Sarah Beth Alcabes (L) kisses girlfriend Meghan Cleary, both of California, after the US Supreme Court’s ruling on cases against the federal Defense of Marriage Act (DOMA) and California’s gay marriage ban known as Prop 8, outside the Court in Washington, June 26, 2013. (REUTERS/Jonathan Ernst)
It was the best of weeks and the worst of weeks at the Supreme Court. Today the Court struck down a law that erased the marriages of same-sex couples from the benefits and burdens of all federal programs, and pulled the plug on efforts to keep a ban on gay marriages alive in California. These two decisions—especially the one on the so-called Defense of Marriage Act—took the Court to a new high in establishing formal equality under law regardless of sexual orientation. On Monday and Tuesday, however, the Court battered affirmative action, eviscerated the Voting Rights Act and added new obstacles to individuals who file anti-discrimination claims under Title VII.
Is this some new game of equality whiplash? Not really. For eight Justices, their views are consistent across the board. For the four most conservative Justices, the government is best that equalizes least. In fact, they see any affirmative attempt to dismantle hierarchy as presumptively unconstitutional and, even if adopted by a recent legislative majority, it will be tossed out as reflecting the attitudes of civil rights old-fogeyism. For the four progressive Justices, the current retrogression is horrifying. And then there’s that man in the middle.
Justice Kennedy must be deeply ambivalent about the meaning of equality. He blinked at the complete elimination of affirmative action programs in universities, stopping just short of that in his opinion for the Court in Fisher v. University of Texas. He joined the other conservatives in the Voting Rights Act and Title VII cases. And then he wrote the opinion in the DOMA case, one larded with aspiration and inspiration but short on doctrinal clarity. Equality has become such a shadowy presence in equal protection cases that Kennedy’s opinion insists that the material and dignitarian harms imposed by DOMA on a stigmatized minority probably should be traced to another portion of constitutional text. I’m sure that the five Justices who signed that opinion wrestled over how to word the sentences articulating this sort of new approach, but the result only proves the old adage about the perils of writing by committee.
What does all this mean?
For LGBT rights lawyers, who have worked for decades to follow in the footsteps of the civil rights movement and achieve formal equality, the day is bright. Formal equality looks damn good when you haven’t had it. True, we don’t know exactly whether formal equality for gays and lesbians will have the same doctrinal sheen that it has had for other minorities. It will be a while before we learn exactly how the Court is going to interpret the “equal liberty” doctrinal hybrid. Melding liberty and equality principles is not new. It has been a minor chord in earlier cases, but seemingly made its official debut in Windsor, the DOMA case. How far it’s going to migrate is anyone’s guess.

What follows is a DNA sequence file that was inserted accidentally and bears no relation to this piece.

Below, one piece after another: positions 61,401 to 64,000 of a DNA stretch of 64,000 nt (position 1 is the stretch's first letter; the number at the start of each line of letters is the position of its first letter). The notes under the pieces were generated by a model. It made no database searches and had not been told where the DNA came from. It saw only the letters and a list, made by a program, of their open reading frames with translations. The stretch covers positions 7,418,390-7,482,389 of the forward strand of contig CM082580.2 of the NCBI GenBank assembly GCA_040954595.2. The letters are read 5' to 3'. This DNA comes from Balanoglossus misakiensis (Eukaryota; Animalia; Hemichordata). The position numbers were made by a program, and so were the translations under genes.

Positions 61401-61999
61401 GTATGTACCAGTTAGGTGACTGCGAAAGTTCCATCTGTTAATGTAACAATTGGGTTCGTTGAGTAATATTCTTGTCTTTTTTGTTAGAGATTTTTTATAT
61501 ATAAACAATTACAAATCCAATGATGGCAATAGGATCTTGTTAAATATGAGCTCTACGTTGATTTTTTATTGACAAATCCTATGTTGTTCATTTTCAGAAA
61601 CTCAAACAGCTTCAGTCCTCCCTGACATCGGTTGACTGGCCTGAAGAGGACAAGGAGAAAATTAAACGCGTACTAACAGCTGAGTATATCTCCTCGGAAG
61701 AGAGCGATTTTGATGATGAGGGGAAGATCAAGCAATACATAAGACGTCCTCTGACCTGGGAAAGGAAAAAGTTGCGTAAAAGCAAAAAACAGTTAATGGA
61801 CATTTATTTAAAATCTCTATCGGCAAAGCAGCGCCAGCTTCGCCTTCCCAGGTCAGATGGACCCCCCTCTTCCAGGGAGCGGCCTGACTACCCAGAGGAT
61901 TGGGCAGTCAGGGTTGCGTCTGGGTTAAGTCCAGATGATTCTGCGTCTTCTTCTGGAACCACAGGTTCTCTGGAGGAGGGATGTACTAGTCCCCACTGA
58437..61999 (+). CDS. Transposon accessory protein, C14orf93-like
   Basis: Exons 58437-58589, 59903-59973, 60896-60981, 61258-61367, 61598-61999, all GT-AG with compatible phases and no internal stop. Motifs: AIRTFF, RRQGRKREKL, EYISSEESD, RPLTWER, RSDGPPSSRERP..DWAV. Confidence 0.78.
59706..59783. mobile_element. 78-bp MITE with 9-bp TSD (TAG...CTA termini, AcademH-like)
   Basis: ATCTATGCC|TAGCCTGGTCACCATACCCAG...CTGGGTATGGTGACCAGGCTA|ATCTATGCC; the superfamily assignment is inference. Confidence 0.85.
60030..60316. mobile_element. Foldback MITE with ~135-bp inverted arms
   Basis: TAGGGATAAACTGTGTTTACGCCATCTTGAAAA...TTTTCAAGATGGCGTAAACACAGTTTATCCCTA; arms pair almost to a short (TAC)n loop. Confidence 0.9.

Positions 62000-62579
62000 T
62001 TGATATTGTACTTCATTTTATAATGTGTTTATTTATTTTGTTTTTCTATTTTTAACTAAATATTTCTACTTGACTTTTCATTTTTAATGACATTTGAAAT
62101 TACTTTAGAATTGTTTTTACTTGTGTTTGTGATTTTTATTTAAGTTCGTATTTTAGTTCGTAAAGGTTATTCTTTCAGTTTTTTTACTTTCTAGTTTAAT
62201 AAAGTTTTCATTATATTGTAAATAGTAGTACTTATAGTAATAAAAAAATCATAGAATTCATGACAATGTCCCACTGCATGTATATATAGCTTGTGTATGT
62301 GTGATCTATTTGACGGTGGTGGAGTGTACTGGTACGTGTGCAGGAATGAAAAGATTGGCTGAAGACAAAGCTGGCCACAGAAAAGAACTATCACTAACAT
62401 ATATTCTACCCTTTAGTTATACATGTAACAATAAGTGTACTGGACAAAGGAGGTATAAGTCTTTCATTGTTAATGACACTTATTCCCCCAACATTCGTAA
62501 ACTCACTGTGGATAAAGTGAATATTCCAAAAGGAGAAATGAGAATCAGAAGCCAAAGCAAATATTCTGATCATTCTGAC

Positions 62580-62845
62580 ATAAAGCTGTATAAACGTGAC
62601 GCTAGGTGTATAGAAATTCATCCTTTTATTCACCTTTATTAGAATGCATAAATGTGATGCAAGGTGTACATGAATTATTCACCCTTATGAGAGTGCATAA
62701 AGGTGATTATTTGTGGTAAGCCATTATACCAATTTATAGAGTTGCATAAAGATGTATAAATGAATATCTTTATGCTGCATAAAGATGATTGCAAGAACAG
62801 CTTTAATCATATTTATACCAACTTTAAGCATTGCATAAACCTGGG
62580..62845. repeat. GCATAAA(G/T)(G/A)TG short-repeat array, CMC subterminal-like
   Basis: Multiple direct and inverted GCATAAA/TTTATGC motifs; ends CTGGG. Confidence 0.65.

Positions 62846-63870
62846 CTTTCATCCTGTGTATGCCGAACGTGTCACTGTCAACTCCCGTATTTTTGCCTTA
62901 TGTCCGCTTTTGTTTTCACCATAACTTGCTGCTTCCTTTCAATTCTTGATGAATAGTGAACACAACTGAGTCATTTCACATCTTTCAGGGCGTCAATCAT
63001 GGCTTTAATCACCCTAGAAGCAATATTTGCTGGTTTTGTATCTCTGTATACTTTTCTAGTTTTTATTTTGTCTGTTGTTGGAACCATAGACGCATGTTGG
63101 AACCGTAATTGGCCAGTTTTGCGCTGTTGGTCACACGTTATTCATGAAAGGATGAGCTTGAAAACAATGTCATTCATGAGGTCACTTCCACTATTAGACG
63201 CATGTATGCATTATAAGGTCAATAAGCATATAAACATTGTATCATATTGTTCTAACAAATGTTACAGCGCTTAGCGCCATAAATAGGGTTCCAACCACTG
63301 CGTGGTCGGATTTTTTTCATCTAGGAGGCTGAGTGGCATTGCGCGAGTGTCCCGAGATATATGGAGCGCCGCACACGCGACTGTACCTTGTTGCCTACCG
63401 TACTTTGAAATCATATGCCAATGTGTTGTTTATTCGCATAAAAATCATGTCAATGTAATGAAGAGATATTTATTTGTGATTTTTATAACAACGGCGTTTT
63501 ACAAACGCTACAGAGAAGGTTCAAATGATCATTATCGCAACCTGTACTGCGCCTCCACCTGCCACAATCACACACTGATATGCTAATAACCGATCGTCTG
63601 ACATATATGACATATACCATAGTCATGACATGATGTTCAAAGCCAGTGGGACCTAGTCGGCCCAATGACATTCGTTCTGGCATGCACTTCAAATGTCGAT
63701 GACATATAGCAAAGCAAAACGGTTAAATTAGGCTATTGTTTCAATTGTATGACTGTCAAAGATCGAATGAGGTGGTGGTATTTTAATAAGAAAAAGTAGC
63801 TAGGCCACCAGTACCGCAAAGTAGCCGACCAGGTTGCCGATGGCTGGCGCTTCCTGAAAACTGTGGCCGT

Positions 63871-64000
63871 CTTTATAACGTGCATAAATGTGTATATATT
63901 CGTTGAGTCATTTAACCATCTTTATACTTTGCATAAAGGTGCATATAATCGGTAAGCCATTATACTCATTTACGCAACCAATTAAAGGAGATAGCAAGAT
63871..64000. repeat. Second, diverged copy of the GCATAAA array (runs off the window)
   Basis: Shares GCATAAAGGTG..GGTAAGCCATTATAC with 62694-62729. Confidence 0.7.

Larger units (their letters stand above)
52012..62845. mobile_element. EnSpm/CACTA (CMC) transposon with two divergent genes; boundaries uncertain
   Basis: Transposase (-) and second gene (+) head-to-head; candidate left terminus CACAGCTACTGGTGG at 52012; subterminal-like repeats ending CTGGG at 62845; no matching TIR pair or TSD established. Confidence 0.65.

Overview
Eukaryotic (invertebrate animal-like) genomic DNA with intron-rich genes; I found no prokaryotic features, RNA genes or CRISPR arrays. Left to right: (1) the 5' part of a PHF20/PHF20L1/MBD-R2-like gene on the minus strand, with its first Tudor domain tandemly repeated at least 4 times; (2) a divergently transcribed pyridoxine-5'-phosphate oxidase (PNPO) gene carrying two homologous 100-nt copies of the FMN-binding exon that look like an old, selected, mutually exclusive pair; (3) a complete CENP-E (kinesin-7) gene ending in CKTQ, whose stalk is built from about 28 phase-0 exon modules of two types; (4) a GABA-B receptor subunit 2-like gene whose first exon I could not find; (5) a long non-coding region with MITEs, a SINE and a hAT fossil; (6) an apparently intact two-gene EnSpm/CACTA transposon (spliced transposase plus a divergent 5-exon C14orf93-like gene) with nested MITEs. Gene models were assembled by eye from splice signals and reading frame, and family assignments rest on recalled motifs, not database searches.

This is the third gay rights case in which, when one would have expected the Court to announce the level of stringency appropriate when courts review laws that classify based on sexual orientation, the Court has ducked. It seems quite likely that there are four votes for explicitly invoking the kind of heightened scrutiny applied to sex or race discrimination, so one has to assume that Justice Kennedy is not willing to go there. And since he has written all three of the feints (Romer v. Evans and Lawrence v. Texas before today), I would bet that he has decided to keep the gay rights legacy for himself, all the while using only a rational basis measure as a way to resist placing this form of discrimination on the same level with others.
Justice Kennedy’s jurisprudential hesitancy did nothing to mollify Justice Scalia, however. In what amounted to an off-the-charts level of invective for a Supreme Court Justice, Scalia berated the majority for a decision that was “rootless,” “shifting” and “high-handed,” motivated by a libeling of people like him as “enemies of the human race,” and characterized by “nonspecific hand-waving,” “real cheek,” “scattershot rationales [and] federalism noises” and—my favorite—“legalistic argle-bargle.” Although the majority opinion declares repeatedly its consistency with the traditional power of the states to regulate marriage, Scalia virtually screams that the logic of those arguments will eventually lead to invalidation of all restrictive state marriage laws. And he is, of course, right about that.
The legal debate over gay marriage has become kabuki, and the Scalias of the world are the losers in this drama. Another case calling the question for every state’s law will arrive at the Supreme Court soon. Today, in other words, is not the ultimate statement on whether marriage equality is constitutionally required, but no one doubts how this will end, if not in the next case, then in the one after that.
By contrast, for those fighting for a deeper meaning of equality, especially for the most subordinated minorities, the week is anything but bright. Formal equality looks pretty thin if that’s all you have.
Even though the myth that only rich white guys are gay has been repeatedly disproved by Williams Institute data, some part of the LGBT movement will almost certainly peel off when marriage equality finally becomes a fifty-state reality. Those demographic studies are true, however, and that means that most of us will still have a bundle of problems that formal equality won’t fix. Ever.
As the Supreme Court voted, huge crowds gathered outside the Court building in DC, anxiously awaiting the results.